Oh gods, we’re going this again.
Every year, Bleeding Cool runs its Top 100 Power List of members of the comics industry. And every year we get told how wrong we are. Somehow, it’s always for completely different reasons and from completely different directions. Why was X in when Y was not? Why is Z is high when W is so low? And neither U or T should be on this list after that incident involving V… and condemning us for being either infested with SJW virtue signalling or providing platforms for fascists – and sometimes simultaneously. Man, I don’t know how Time Magazine manages.
But that’s part of the process. This attempt to list the most powerful people working in the English-speaking comic book marketplace is, of course, flawed. It is judged by all manner of attributes, the ability to influence what comics exist and sell, but also the willingness to use that power in the industry to affect things, and the ability to retain said power if a job is taken away. Which is why you will see a number of people on a higher spot than their bosses.
The Power List rewards those who combine roles, creator, publisher, distributor, retailers, those who are double and triple threats, and also where power is concentrated in one person rather than being spread out among many. Some powerful organisations or groups, where power is diffused amongst several individuals, may drop down or drop out altogether.
It does not measure talent or likeability, respect or fairness, and it does not intend to represent diversity or balance. All it does is note power, used for betterment — or detriment — in the English speaking comic book world.
The list was created in consultation with a number of senior figures in the comics industry, and I thank them for their help. Although because they all disagree, they’ll all think the final list is wrong, too.
If you really hate this list, then do the obvious thing. Write your own. Otherwise, watch for new batches every day…
96. Eddie Ibrahim
Director of Programming at San Diego Comic-Con – it may come but once a year but Eddie holds the fortunes and plans of many comic book publishers and creators in his hands. His whim can see a publisher given the chance to expose the world to what they are working on. Or denied the chance and remain in relative obscurity. Also, it may be down to him to see if the panel you have arranged will be full of your fans or people waiting to see Critical Role.
97. Mark Waid
A major comic book writer, editor and publisher, he is currently the ongoing writer on Doctor Strange. Being sued by Richard Meyer over his involvement, or not, in the decision of Antarctic Press to cancel the Jawbreakers graphic novella, whatever the merits of that suit, demonstrates that some, certainly, see his actions as impactful. Reducing his social media interactions, no longer co-owing a comic store and the mothballing of his Thrillbent digital publisher has seen his listing number drop, but he was able to wrangle a significant portion of the comics industry to back his legal defence.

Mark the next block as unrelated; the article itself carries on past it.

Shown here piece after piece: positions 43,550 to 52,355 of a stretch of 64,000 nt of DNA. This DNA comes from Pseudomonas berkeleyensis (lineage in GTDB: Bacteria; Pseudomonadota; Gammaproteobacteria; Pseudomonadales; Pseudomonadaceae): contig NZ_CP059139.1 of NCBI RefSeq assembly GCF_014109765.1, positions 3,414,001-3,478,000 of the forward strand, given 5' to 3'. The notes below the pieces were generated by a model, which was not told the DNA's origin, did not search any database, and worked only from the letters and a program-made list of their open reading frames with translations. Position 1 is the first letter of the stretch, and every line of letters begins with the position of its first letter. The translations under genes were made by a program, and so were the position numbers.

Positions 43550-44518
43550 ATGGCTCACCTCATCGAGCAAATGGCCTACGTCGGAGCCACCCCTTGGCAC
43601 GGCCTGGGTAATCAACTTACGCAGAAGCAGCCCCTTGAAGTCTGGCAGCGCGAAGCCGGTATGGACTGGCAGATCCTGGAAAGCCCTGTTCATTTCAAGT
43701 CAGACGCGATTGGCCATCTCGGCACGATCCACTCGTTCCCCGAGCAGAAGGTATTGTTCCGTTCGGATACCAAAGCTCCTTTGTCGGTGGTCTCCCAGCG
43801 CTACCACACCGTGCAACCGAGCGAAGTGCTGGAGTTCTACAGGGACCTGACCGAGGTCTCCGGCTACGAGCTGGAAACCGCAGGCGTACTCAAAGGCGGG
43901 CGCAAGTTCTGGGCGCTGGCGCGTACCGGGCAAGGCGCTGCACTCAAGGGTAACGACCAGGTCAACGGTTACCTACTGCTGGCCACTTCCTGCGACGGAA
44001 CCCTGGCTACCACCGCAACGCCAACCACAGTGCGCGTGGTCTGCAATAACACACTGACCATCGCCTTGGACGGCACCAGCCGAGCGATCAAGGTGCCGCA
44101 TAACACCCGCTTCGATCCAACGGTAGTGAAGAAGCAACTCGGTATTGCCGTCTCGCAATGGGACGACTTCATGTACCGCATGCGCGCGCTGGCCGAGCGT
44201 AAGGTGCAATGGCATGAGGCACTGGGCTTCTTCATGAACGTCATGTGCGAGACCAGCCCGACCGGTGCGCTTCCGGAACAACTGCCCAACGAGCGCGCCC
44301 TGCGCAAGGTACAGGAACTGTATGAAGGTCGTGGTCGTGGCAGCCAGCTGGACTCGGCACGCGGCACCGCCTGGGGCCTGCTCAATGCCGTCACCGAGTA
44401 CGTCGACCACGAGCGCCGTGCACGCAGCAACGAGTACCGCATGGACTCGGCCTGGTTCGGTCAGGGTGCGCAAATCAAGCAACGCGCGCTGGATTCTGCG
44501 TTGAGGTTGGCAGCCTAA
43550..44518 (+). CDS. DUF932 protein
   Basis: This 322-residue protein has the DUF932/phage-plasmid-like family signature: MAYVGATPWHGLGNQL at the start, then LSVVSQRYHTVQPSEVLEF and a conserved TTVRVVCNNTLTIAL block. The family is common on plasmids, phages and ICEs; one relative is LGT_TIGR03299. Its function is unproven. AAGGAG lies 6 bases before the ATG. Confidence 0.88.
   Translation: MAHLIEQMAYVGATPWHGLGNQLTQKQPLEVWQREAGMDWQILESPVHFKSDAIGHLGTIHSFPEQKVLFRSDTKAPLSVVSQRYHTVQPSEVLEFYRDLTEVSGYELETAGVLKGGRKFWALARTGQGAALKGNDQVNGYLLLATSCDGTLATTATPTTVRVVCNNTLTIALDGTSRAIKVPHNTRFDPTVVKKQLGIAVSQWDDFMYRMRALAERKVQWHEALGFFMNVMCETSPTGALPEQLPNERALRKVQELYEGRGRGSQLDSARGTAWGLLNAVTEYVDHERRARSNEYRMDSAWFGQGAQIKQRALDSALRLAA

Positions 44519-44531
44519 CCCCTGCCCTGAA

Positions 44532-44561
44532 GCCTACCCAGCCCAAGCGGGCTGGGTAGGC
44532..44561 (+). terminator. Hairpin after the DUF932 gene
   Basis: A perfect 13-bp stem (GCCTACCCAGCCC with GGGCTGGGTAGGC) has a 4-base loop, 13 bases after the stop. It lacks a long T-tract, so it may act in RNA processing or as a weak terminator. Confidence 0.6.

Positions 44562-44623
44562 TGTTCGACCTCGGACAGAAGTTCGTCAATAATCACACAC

98. Gahl Buslov
The public face of Midtown Comics, the comic book chain in New York City that also runs Marvel and DC Comics’ subscription departments. Comic book publishers still make media announcements here, the big signings happen here, it shows the way with the grey market, such as sending folk out to buy all the Walmart DC Comics it can find, and for much of the media, Midtown is the model for comic book stores – its Times Square location is probably the most seen comic store in America. And Gahl Buslov is the face smiling out of it.
99. Sebastian Girner
Editor-in-chief of TKO Studios. launching a new comic book publisher with an innovative approach to formats and pricing, undercutting the majors, and lining up creators they would envy too, including an award-heavy selection of Garth Ennis, Steve Epting, Jeff Lemire, Joshua Dysart, Alberto Ponticelli, Roxane Gay, Ming Doyle and Gabriel Hernández Walta. And also in a position where he can include his own name on the cover, along with writer, artist, colourist, letterer and editor.
100. Axel Alonso
He used to rule the roost. Well, top ten at least. But his sudden departure from Marvel Comics at EIC saw him drop off last year’s chart. This year, however, he is EIC of Writers, Artists & Artisans, which should make the acronym WAAA but isn’t. Not even WAAALLC. But, with Bill Jemas’ venture capital millions behind him, he has been able to use his Marvel and DC Vertigo contact list to line up a truly impressive creator list for when the publisher launches, including Grant Morrison, Garth Ennis, JMS and Frank Cho. Look to see him rise for 2019’s list – and maybe bring Jemas onto the chart as well.
More later today… and keep up with this handy-dandy Top 100 Power List tag.